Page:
IT professionals are no strangers to long workdays. Particularly when deadlines are looming or systems are crashing, they often have to burn the midnight oil to troubleshoot and fix last minute problems. While such days can be stressful and even occasionally aggravating, they are hopefully few and far between. Right?
Unfortunately, that statement is not really accurate any longer, especially when companies are trying to squeeze more work out of fewer people for less money. People also often view the accumulation of too many working hours as a badge of honor. Someone who works a normal 40 hour week is viewed as comparably less hardworking than someone who is able to cram 50, 60, or 70 hours of work into a week.
The question is, though, is that view necessarily true and accurate? When was the last time you really evaluated your work habits and took note of your daily activities? If you take the time to do this now, you may be surprised at what you find.
In particular, think about how you used to be when you first started your job, before some amount of complacency and apathy set in. Eager to impress your new boss, you worked diligently to exceed expectations and meet rigorous deadlines. You may have worked some additional hours here and there, but the hours you did work were usually productive.
Now, fast forward to today. How much time do you spend on menial tasks, or going to have a cigarette, or stopping to talk in the hallway, or browsing social media sites, because you know that you will be working late anyways, so you may as well enjoy some of the time you have to spend at work? What would you be able to accomplish in just one hour if you turned off Facebook and Pinterest, picked a particular project you’ve been procrastinating on for months, and focused entirely on that?
To answer this question, you also should consider what happens when you are confronted with a hard and fast deadline. How much do you suddenly find yourself able to accomplish in a short amount of time? If you had to accomplish the same amount of work but you had twice as much time to do it, spend just as many hours at work, or would you spend even more time at work because you know you have the time to spend? To put this in practical terms, suppose you were tasked with implementing a new SAP system. How long does that usually take? A month? Several months? A year? Now, suppose you were told you had to get it done in three weeks. Or even two weeks. Could you do it?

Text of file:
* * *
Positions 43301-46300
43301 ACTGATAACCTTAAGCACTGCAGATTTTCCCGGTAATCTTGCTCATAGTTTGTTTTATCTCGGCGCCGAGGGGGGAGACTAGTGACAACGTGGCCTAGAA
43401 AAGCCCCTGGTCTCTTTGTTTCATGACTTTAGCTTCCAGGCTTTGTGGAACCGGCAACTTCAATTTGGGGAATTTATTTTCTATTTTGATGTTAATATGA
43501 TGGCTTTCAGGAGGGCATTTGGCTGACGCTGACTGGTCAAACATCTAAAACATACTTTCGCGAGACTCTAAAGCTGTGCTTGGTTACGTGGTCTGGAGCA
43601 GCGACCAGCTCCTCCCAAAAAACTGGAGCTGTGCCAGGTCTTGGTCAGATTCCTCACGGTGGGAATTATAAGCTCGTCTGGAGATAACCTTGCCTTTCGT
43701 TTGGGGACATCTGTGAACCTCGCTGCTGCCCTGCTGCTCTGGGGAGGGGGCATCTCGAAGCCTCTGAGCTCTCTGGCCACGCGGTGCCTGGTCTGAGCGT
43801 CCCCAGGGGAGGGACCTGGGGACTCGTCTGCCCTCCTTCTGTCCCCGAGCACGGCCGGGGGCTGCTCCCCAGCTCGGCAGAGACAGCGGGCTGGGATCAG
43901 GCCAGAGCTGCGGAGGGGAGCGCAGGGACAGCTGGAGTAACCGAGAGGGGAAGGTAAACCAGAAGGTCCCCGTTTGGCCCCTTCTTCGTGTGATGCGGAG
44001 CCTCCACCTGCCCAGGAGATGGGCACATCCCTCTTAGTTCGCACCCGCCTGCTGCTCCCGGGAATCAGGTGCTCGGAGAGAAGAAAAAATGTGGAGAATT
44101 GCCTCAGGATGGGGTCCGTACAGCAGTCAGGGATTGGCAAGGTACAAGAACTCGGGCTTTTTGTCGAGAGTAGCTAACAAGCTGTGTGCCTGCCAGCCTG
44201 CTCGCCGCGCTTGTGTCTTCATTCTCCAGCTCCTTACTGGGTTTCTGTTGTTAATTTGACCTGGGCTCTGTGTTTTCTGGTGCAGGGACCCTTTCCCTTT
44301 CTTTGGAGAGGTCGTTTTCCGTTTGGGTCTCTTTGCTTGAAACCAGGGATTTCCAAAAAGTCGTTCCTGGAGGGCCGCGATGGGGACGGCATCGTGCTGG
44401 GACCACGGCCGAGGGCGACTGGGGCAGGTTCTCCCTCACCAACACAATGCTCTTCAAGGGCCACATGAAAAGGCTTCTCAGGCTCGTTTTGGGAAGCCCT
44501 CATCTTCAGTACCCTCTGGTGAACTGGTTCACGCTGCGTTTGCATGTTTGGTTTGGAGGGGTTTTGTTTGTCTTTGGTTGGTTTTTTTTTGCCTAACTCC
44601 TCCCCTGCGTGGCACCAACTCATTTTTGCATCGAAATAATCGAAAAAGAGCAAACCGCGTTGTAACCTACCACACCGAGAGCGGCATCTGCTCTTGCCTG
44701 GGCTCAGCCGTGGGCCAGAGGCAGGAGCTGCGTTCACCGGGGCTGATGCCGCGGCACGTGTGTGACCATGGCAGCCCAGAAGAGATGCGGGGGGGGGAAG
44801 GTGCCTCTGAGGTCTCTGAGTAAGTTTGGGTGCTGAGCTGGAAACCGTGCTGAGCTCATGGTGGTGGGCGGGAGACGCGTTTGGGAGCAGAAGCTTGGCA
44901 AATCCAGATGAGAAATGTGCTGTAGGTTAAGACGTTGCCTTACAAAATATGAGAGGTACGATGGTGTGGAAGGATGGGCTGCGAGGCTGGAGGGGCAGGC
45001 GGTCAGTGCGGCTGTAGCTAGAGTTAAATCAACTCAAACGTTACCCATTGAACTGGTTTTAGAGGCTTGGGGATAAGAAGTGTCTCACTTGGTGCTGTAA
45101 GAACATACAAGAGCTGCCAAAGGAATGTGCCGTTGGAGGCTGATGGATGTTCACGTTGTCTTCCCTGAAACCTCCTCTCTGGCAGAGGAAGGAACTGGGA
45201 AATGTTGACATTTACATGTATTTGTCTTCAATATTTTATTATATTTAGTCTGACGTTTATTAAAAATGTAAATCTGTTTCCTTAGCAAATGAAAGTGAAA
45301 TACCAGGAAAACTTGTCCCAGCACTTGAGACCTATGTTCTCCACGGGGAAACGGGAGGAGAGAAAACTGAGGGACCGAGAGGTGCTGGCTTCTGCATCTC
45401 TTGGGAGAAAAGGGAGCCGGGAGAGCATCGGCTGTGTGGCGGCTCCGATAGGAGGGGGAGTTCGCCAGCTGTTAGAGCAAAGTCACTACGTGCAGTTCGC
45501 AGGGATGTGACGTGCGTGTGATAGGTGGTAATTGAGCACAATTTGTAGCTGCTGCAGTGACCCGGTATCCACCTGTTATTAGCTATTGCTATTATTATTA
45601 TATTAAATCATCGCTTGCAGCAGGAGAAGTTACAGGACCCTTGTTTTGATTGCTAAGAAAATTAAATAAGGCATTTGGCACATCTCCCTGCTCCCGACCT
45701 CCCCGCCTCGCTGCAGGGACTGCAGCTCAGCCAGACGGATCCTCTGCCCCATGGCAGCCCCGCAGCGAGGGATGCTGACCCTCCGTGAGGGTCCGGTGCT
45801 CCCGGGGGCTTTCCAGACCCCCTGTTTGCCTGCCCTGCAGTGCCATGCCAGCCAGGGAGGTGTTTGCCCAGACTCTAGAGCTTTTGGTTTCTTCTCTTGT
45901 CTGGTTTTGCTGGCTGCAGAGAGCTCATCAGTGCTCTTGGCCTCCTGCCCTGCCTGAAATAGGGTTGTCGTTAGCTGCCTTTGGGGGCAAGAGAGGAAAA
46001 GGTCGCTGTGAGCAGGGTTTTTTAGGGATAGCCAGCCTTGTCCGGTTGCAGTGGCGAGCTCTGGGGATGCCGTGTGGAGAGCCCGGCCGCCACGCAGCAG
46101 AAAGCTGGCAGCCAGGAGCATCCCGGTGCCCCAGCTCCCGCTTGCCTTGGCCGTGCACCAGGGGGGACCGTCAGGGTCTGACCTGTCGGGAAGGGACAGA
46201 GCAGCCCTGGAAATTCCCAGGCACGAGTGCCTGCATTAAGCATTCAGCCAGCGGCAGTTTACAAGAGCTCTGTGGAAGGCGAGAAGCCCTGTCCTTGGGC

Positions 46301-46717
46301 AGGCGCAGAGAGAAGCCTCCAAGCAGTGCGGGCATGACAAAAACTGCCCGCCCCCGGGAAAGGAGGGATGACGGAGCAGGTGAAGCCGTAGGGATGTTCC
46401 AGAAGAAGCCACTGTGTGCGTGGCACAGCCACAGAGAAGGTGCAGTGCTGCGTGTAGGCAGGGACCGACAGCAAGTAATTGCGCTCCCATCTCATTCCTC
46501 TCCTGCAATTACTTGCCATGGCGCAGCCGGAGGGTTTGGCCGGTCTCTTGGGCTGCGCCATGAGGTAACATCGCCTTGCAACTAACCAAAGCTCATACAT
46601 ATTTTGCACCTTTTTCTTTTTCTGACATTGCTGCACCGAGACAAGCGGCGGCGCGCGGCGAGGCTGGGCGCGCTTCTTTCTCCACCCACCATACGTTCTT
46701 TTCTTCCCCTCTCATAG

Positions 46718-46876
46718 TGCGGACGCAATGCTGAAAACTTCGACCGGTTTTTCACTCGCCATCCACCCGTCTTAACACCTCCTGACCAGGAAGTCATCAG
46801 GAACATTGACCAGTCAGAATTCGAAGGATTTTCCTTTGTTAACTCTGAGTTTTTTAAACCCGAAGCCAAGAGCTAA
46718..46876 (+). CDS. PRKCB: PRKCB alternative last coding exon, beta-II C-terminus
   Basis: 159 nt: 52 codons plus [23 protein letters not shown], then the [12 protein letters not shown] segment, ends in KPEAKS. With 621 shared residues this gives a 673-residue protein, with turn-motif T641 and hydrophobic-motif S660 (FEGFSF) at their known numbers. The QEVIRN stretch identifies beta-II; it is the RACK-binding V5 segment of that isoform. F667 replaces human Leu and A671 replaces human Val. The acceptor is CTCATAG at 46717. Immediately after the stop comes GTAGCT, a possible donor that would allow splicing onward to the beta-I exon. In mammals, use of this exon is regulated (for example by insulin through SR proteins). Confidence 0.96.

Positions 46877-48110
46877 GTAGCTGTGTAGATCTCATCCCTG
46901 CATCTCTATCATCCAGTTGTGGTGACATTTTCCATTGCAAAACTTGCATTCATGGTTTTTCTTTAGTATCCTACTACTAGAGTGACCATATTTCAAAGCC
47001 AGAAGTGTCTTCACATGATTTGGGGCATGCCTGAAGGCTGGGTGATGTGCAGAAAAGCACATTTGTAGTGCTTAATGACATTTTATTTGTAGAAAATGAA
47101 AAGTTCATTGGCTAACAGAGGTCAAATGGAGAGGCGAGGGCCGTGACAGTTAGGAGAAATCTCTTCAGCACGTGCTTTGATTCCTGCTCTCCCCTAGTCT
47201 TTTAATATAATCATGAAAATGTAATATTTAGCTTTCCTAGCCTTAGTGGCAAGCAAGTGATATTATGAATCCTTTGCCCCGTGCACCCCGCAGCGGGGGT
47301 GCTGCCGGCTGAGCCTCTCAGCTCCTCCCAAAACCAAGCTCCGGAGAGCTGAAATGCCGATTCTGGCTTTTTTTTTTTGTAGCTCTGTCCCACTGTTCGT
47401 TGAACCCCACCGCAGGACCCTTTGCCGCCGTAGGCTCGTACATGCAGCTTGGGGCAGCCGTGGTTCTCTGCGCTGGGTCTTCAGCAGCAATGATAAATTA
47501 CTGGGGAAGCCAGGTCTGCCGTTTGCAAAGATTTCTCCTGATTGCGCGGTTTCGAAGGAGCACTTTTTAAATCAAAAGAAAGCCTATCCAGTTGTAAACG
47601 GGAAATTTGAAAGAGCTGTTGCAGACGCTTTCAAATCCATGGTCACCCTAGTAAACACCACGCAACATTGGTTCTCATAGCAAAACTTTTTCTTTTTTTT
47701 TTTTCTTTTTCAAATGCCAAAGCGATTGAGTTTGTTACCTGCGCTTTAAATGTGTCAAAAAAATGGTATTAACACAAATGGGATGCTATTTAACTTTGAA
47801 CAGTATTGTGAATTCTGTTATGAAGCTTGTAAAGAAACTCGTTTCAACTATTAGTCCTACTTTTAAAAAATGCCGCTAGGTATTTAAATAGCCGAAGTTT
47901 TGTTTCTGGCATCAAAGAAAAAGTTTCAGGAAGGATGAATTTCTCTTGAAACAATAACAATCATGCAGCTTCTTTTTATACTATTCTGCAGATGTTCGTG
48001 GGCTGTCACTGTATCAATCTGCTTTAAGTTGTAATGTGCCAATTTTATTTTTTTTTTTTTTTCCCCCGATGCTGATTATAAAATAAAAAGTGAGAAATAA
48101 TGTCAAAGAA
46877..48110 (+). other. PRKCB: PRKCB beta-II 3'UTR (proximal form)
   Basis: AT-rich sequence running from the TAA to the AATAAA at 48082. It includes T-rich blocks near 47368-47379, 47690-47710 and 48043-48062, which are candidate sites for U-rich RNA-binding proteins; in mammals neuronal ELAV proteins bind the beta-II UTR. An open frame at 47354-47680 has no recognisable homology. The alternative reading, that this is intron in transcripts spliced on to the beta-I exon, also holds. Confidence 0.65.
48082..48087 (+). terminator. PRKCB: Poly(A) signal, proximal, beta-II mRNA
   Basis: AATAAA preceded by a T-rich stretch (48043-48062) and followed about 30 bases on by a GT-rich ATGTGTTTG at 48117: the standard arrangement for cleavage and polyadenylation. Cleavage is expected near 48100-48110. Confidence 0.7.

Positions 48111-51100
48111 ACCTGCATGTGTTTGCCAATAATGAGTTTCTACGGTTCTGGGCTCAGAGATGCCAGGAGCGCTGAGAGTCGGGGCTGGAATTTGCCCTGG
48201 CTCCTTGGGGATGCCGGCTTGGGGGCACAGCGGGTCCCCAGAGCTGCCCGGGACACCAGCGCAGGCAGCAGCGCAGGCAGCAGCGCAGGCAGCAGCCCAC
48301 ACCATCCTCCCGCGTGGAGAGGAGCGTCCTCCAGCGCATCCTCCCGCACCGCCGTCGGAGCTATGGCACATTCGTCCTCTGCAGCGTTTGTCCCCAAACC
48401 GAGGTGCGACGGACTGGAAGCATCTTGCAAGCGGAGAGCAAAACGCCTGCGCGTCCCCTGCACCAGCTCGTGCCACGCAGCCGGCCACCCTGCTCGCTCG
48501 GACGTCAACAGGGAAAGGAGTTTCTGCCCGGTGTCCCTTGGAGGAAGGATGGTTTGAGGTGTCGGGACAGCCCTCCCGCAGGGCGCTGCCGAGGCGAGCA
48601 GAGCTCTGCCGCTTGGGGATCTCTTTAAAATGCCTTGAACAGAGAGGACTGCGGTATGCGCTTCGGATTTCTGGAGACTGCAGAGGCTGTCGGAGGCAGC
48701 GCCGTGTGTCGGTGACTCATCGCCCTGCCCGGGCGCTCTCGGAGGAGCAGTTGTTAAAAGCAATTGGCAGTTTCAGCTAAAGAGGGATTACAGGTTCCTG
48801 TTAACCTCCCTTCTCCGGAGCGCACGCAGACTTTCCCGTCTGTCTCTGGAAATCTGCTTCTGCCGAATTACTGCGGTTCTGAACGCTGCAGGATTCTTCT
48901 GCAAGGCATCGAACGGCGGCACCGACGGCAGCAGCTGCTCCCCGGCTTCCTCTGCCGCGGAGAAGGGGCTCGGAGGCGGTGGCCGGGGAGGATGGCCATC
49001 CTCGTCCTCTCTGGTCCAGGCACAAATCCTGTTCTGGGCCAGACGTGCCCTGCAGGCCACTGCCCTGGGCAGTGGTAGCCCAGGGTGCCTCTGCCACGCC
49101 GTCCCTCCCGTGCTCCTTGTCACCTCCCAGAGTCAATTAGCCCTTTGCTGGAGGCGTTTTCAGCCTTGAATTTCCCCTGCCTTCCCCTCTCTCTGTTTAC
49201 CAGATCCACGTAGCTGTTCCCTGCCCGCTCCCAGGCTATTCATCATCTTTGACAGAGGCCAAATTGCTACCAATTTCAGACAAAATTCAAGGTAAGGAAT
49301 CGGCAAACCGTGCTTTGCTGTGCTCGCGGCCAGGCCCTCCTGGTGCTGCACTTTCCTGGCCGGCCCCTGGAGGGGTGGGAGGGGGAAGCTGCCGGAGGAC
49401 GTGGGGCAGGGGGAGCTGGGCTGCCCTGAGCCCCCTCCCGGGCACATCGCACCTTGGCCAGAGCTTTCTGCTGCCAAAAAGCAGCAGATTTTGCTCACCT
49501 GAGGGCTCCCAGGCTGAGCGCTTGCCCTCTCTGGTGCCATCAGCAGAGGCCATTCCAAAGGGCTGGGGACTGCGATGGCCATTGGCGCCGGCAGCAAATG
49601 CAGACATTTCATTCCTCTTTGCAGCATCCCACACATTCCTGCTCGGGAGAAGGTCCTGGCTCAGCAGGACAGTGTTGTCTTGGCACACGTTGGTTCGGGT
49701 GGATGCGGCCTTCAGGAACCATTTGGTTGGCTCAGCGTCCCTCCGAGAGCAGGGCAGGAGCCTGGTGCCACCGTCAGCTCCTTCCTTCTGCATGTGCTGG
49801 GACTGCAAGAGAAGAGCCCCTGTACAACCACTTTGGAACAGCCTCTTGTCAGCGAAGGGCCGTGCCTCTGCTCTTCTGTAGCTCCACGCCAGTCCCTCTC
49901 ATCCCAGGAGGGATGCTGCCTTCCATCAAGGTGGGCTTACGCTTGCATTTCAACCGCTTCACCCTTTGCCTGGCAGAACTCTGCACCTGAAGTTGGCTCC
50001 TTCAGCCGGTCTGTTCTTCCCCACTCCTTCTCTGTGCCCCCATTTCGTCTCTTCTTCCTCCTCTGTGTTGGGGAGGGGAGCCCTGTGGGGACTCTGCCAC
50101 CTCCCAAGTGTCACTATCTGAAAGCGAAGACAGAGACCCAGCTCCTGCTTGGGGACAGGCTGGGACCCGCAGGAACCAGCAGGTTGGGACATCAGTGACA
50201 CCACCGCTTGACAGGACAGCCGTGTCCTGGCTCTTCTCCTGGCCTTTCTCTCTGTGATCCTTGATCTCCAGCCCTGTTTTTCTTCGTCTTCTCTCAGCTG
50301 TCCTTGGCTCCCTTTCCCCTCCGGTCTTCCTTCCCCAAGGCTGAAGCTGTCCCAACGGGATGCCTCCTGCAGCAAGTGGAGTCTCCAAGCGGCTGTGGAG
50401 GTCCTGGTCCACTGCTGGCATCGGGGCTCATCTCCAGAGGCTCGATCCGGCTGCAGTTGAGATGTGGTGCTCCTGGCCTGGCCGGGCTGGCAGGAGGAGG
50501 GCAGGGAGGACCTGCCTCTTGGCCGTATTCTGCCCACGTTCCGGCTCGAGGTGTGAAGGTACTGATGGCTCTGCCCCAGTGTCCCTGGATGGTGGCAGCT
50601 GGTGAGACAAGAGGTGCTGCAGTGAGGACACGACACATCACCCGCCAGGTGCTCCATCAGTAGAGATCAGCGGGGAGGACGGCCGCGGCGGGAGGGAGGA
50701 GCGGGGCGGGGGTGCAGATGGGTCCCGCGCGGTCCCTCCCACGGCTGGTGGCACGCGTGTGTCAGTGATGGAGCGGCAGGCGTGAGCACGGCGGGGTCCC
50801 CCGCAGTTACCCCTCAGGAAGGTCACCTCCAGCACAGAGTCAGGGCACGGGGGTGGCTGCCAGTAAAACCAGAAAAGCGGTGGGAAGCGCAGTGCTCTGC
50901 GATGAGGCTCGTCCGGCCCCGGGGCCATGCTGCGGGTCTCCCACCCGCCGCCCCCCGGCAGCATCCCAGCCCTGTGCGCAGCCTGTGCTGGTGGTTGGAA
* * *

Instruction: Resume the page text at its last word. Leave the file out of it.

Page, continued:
There is something to be said for limiting your work hours. When you have the pressure of needing to accomplish a lot in a short period of time, you use that time much more effectively.
But on top of that, you will also find that the more time you spend at work, the less productive your time spent will become. As fatigue sets in from too many long hours spent sitting at a desk in front of a computer screen, it starts to take longer and longer to accomplish even the most basic job functions. Therefore, taking time off is an important part of working. If it’s difficult to take a day off or get a vacation, the next best option is to increase your productivity. If you want to go home early, how can you turn eight hours spent at the office into the most productive eight hours you have ever spent? Can you replicate that feat each day?
If you truly manage to maximize the value of your time, soon you will find yourself listening to the boasting conversations of your peers with a different perspective. Are they bragging about suffering through 60 grueling hours at a desk and computer last week? You might be tempted to ask them what they managed to accomplish in that time. As for yourself, you may be able to trim your hours down to a standard 40 hour week once more, but the list of things you managed to achieve with that time would be enough to convince anyone that you spent much, much more time than that.
*Image courtesy of John Morgan via Creative Commons